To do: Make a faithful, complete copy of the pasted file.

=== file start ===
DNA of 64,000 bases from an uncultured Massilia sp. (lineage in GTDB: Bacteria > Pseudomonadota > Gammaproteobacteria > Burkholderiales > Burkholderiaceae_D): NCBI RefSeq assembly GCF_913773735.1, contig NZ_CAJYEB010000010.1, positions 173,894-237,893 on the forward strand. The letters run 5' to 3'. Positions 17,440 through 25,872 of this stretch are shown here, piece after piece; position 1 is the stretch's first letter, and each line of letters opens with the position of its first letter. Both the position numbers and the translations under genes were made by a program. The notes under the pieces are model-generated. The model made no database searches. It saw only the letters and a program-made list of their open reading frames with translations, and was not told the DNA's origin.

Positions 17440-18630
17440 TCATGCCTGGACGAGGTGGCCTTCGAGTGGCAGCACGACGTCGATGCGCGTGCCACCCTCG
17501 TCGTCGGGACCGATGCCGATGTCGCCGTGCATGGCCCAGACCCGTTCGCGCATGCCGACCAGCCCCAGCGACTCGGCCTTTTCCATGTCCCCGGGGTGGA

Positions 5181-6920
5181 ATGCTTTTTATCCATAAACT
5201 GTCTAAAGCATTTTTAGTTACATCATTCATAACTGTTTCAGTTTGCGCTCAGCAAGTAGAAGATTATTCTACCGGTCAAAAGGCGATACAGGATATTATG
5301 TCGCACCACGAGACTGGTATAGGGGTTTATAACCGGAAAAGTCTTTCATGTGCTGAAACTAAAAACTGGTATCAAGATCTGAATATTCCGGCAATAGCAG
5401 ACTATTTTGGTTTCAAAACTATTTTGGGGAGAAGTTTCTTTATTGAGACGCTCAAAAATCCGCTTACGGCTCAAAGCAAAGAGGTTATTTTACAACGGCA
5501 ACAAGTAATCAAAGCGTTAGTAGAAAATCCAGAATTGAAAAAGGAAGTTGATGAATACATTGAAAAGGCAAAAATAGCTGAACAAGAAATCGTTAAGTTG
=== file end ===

DNA of 64,000 bases from an uncultured Massilia sp. (lineage in GTDB: Bacteria > Pseudomonadota > Gammaproteobacteria > Burkholderiales > Burkholderiaceae_D): NCBI RefSeq assembly GCF_913773735.1, contig NZ_CAJYEB010000010.1, positions 173,894-237,893 on the forward strand. The letters run 5' to 3'. Positions 17,440 through 25,872 of this stretch are shown here, piece after piece; position 1 is the stretch's first letter, and each line of letters opens with the position of its first letter. Both the position numbers and the translations under genes were made by a program. The notes under the pieces are model-generated. The model made no database searches. It saw only the letters and a program-made list of their open reading frames with translations, and was not told the DNA's origin.

Positions 17440-18630
17440 TCATGCCTGGACGAGGTGGCCTTCGAGTGGCAGCACGACGTCGATGCGCGTGCCACCCTCG
17501 TCGTCGGGACCGATGCCGATGTCGCCGTGCATGGCCCAGACCCGTTCGCGCATGCCGACCAGCCCCAGCGACTCGGCCTTTTCCATGTCCCCGGGGTGGA

Positions 5181-6920
5181 ATGCTTTTTATCCATAAACT
5201 GTCTAAAGCATTTTTAGTTACATCATTCATAACTGTTTCAGTTTGCGCTCAGCAAGTAGAAGATTATTCTACCGGTCAAAAGGCGATACAGGATATTATG
5301 TCGCACCACGAGACTGGTATAGGGGTTTATAACCGGAAAAGTCTTTCATGTGCTGAAACTAAAAACTGGTATCAAGATCTGAATATTCCGGCAATAGCAG
5401 ACTATTTTGGTTTCAAAACTATTTTGGGGAGAAGTTTCTTTATTGAGACGCTCAAAAATCCGCTTACGGCTCAAAGCAAAGAGGTTATTTTACAACGGCA
5501 ACAAGTAATCAAAGCGTTAGTAGAAAATCCAGAATTGAAAAAGGAAGTTGATGAATACATTGAAAAGGCAAAAATAGCTGAACAAGAAATCGTTAAGTTG